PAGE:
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      Socioeconomic differences in children's health: How and why do these relationships change with age?

      , ,
      Psychological Bulletin
      American Psychological Association (APA)

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          Abstract

          The effects of socioeconomic status (SES) on health are well documented in adulthood, but far less is known about its effects in childhood. The authors reviewed the literature and found support for a childhood SES effect, whereby each decrease in SES was associated with an increased health risk. The authors explored how this relationship changed as children underwent normal developmental changes and proposed 3 models to describe the temporal patterns. The authors found that a model's capacity to explain SES-health relationships varied across health outcomes. Childhood injury showed stronger relationships with SES at younger ages, whereas smoking showed stronger relationships with SES in adolescence. Finally, the authors proposed a developmental approach to exploring mechanisms that link SES and child health.

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          Most cited references233

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          Racial Differences in Physical and Mental Health: Socio-economic Status, Stress and Discrimination.

          This article examines the extent to which racial differences in socio-economic status (SES), social class and acute and chronic indicators of perceived discrimination, as well as general measures of stress can account for black-white differences in self-reported measures of physical and mental health. The observed racial differences in health were markedly reduced when adjusted for education and especially income. However, both perceived discrimination and more traditional measures of stress are related to health and play an incremental role in accounting for differences between the races in health status. These findings underscore the need for research efforts to identify the complex ways in which economic and non-economic forms of discrimination relate to each other and combine with socio-economic position and other risk factors and resources to affect health.
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            The sense of control as a moderator of social class differences in health and well-being.

            The authors examined social class differences in 2 aspects of the sense of control (mastery and perceived constraints) in 3 national probability samples of men and women ages 25-75 years (N1 = 1,014; N2 = 1,195; N3 = 3,485). Participants with lower income had lower perceived mastery and higher perceived constraints, as well as poorer health. Results of hierarchical multiple regression analyses showed that for all income groups, higher perceived mastery and lower perceived constraints were related to better health, greater life satisfaction, and lower depressive symptoms. However, control beliefs played a moderating role; participants in the lowest income group with a high sense of control showed levels of health and well-being comparable with the higher income groups. The results provided some evidence that psychosocial variables such as sense of control may be useful in understanding social class differences in health.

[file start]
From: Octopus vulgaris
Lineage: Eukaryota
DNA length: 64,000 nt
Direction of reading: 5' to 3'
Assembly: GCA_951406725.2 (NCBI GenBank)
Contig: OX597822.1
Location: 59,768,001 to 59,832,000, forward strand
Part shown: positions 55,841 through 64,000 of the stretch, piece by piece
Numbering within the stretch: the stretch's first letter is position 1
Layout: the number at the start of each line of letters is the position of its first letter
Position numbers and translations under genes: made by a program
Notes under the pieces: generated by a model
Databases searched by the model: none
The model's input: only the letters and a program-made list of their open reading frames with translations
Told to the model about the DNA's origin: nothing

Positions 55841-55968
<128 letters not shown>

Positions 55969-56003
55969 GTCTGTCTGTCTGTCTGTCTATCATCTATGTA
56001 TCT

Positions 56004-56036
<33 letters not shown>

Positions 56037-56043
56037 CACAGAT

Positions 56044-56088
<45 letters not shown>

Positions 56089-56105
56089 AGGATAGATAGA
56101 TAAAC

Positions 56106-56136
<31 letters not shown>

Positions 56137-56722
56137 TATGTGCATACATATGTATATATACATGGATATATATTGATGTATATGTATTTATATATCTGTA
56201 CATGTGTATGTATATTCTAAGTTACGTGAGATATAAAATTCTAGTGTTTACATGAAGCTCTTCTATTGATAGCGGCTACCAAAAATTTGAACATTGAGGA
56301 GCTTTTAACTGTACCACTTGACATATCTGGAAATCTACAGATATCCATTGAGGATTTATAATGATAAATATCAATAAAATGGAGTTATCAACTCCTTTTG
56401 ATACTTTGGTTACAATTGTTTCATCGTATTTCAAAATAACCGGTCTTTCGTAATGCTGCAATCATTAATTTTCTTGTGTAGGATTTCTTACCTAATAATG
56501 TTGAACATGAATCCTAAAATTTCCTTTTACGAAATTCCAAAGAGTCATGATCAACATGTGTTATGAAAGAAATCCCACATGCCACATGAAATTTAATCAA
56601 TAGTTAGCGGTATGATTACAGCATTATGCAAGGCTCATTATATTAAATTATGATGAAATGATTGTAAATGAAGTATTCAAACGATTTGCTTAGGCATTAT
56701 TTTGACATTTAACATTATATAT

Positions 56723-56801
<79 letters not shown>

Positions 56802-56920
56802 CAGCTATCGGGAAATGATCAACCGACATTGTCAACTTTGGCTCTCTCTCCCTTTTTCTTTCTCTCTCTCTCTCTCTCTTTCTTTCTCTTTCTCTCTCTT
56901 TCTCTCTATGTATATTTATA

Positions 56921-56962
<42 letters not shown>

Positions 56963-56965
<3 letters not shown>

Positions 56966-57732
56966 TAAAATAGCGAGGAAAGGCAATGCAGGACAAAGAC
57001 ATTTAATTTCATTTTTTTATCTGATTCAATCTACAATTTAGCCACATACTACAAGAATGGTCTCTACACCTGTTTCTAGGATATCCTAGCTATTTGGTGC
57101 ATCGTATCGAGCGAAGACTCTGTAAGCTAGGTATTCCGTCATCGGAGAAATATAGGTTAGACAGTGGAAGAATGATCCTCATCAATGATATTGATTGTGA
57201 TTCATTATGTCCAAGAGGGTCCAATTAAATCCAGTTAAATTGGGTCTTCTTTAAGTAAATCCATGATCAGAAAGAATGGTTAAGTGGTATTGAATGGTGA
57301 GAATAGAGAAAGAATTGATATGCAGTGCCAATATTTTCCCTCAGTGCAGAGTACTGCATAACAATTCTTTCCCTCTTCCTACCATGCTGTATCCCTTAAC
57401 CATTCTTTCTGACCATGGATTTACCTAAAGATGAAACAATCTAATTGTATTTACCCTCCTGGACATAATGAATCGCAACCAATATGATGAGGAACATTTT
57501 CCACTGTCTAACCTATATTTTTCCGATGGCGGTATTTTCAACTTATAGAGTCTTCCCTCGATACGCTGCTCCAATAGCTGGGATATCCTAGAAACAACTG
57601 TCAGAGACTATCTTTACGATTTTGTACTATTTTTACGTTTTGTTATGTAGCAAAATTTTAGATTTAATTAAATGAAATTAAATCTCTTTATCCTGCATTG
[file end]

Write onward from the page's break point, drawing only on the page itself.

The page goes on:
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              Mechanisms in the cycle of violence.

              Two questions concerning the effect of physical abuse in early childhood on the child's development of aggressive behavior are the focus of this article. The first is whether abuse per se has deleterious effects. In earlier studies, in which samples were nonrepresentative and family ecological factors (such as poverty, marital violence, and family instability) and child biological variables (such as early health problems and temperament) were ignored, findings have been ambiguous. Results from a prospective study of a representative sample of 309 children indicated that physical abuse is indeed a risk factor for later aggressive behavior even when the other ecological and biological factors are known. The second question concerns the processes by which antisocial development occurs in abused children. Abused children tended to acquire deviant patterns of processing social information, and these may mediate the development of aggressive behavior.
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                Author and article information

                Journal
                Psychological Bulletin
                Psychological Bulletin
                American Psychological Association (APA)
                1939-1455
                0033-2909
                2002
                2002
                : 128
                : 2
                : 295-329
                Article
                10.1037/0033-2909.128.2.295
                11931521
                9a87f3b0-37ae-4522-af83-5ce7d210d3cc
                © 2002
                History

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